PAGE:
02

Story Ideas – The Premise

How do you know your story idea is a good one? One of the crucial initial phases is making sure your idea can support a full premise - the core elements of your story. With this in place, you can move on to the outline and scenes list. Watch below for more, including a downloadable example and extra learning resources.

COMING UP WITH a story idea is the first part of writing a great book. But not all ideas are created equal… For an “idea” to support a full book, it needs to have the crucial elements of a compelling narrative – and we can test this by seeing if our idea can be expanded into a “premise”.

A premise is, essentially, a few sentences that describe the core elements of your story. that is:

  • The protagonist, or hero / heroine
  • The antagonist, or villain / opposition
  • The core conflict, or “what are they fighting about”?
  • The stakes, or “why should the reader care about the outcome”?

If you can expand your idea to cover these four aspects, you’ve got the beginnings of a compelling story – that hits all the right emotional notes. From there, it’s time to start planning the outline – or “how does all this happen from start to finish”. And we do this using the Story Engines seven-phase structure, which we’ll cover in the next video.

For now, take a look at the video and think about how you can take a basic idea (like “Jaws in Space”, or “Stay-at-home Mom Recruited as a Spy”, or “Enemies Fall in Love” or whatever your idea might be) and expand it into a full premise. You only need a few sentences, and remember – this premise is just for YOU. You don’t have to show it to anybody! It’s designed to help you focus on the core elements of your story, and help you flesh out the narrative into a full scenes list and outline.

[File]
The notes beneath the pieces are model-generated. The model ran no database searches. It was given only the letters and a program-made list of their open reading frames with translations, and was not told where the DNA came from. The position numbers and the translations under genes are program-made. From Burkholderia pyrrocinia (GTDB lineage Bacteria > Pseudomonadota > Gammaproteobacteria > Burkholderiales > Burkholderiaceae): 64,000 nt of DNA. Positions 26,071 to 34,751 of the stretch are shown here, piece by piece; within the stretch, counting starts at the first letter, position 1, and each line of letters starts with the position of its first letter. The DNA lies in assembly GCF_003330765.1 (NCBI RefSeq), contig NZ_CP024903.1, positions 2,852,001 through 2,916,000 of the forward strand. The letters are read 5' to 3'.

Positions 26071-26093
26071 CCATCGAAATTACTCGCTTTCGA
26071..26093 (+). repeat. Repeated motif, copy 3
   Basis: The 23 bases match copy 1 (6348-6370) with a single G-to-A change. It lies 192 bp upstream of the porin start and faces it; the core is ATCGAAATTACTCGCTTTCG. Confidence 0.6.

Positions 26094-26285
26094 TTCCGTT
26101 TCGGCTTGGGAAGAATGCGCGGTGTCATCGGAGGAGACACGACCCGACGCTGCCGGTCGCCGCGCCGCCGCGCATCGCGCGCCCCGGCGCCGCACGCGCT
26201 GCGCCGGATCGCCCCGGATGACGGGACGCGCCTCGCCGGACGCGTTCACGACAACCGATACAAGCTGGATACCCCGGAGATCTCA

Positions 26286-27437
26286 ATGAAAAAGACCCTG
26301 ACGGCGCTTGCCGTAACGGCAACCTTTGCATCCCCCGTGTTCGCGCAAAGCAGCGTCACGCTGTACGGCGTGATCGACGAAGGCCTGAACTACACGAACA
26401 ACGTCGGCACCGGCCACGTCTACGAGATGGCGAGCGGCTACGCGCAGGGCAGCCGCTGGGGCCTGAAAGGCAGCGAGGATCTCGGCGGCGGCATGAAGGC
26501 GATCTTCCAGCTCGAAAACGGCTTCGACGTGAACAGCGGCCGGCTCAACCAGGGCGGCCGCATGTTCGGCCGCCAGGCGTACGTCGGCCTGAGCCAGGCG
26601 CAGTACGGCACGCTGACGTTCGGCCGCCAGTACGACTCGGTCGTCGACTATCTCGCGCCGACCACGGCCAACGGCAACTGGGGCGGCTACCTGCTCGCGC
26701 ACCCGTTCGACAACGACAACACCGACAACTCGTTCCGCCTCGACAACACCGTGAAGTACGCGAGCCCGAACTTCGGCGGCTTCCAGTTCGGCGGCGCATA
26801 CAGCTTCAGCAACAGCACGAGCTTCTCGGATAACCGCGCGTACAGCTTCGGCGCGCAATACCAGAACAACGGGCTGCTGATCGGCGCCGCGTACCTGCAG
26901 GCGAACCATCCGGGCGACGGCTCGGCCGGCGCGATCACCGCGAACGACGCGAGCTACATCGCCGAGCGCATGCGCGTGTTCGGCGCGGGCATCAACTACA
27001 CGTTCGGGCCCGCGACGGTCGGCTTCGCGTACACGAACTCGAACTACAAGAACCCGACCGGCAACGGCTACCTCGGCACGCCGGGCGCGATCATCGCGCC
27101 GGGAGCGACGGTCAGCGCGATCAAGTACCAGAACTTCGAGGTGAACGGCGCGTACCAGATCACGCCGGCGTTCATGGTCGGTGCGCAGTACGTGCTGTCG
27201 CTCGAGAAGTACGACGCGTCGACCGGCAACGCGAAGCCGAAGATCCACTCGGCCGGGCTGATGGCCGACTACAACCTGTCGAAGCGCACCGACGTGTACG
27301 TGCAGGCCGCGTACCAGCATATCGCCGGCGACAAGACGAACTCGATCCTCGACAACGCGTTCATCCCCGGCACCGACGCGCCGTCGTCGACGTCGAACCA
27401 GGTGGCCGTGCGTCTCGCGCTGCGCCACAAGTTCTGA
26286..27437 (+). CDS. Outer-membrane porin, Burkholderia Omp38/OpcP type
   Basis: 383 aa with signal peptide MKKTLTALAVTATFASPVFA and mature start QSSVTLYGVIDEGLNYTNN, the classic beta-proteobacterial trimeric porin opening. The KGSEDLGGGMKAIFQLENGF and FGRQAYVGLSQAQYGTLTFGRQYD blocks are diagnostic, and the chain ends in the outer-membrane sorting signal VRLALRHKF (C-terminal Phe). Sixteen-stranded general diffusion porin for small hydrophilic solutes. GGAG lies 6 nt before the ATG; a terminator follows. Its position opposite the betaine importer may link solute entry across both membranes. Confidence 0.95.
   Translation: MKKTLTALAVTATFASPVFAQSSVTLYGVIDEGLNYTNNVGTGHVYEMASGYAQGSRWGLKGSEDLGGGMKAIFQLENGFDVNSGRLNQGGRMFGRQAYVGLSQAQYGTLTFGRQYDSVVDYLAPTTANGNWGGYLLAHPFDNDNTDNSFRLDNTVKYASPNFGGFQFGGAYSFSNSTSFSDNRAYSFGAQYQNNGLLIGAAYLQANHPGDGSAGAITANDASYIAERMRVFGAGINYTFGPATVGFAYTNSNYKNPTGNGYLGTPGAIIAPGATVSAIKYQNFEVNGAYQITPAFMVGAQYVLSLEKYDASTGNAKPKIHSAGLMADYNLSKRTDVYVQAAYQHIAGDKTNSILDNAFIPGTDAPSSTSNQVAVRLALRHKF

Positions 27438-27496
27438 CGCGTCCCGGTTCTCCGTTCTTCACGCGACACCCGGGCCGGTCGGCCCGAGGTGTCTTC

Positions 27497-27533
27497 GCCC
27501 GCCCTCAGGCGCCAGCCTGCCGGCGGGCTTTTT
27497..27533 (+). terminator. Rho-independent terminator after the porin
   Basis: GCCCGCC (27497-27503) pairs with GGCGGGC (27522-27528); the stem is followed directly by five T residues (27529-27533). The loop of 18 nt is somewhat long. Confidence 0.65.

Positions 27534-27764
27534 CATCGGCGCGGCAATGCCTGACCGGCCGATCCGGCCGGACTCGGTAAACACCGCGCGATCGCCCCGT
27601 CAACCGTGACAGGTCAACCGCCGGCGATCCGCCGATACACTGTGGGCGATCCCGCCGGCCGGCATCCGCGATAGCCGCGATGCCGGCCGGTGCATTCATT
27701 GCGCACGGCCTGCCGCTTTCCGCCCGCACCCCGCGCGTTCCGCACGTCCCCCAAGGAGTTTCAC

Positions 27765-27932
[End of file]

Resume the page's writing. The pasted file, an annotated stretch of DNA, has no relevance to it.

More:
Comments

  1. Sherry says:

    For me, writing a story is like putting together a jigsaw puzzle. The internal journeys of my characters come from life experiences. Plot ideas often come from newspaper or magazine articles, or they seem to pop up out of nowhere. I tend to write down loads of notes so that I won’t lose any ideas. Then, when I least expect it, things start falling into place. It’s usually a surprise, like, Ohhh…so THAT’S where that piece fits! It’s a very inefficient way of writing, but that’s just the way it’s been so far. I’m working on bringing more logic and reason into my writing process. Story Engines helps.

    I’ve been through the Story Engines videos at least twice and gotten a lot out of them, but I will probably need to listen to them another time or two before I get the process locked down so that I can use it efficiently.

    Thanks for the download of your premise and barebones outline. It’s very helpful.

    1. Nick says:

      You’re welcome! And yes, I’m forever jotting down notes on my phone 🙂

  2. Steven Turner says:

    Hi Nic,
    I’m really enjoying this series and it’s come along at a great time. At this moment in fledgling author career I’m in a place of darkness and doubt. I have a new editor who is tearing my short story collection to pieces and making me feel like I can’t write for crap. I know I need to hear the hard truth about my work no matter how good or bad it is in order for me to grow as a write, but damn it’s tough to see all the negative comments on my work.
    Your new videos are reminding me of all the reasons I started writing in the first place. You are taking me back with you to the beginning of the whole writing and publishing process and it feels great.

    In answer to your question, I write into the dark. I just go out for a walk and start talking into the OTTER app on my phone and I tell myself a creepy story. When I get home I edit the text and then set it aside and go out the next day and do it again. When I get enough stories I give them a good clean-up and bit of a rewrite then I send them to my beta readers for feedback.
    Thank you,
    Steven T

    1. Nick says:

      Nice approach, Steven! I usually have my best ideas walking the dogs – I always have to try and remember them by the time I get home 😀

  3. Chris Brooks says:

    Your question: ‘How do I get my ideas?’ It’s a combo:

    I ALWAYS have Evernote on me. It’s loaded onto every device I have, so any comments, idea, snippet of overheard conversation, joke on the TV that leaves me thinking ‘Yeah…’ gets noted down.

    Sometimes I read a newspaper article and think about a fictionalised version.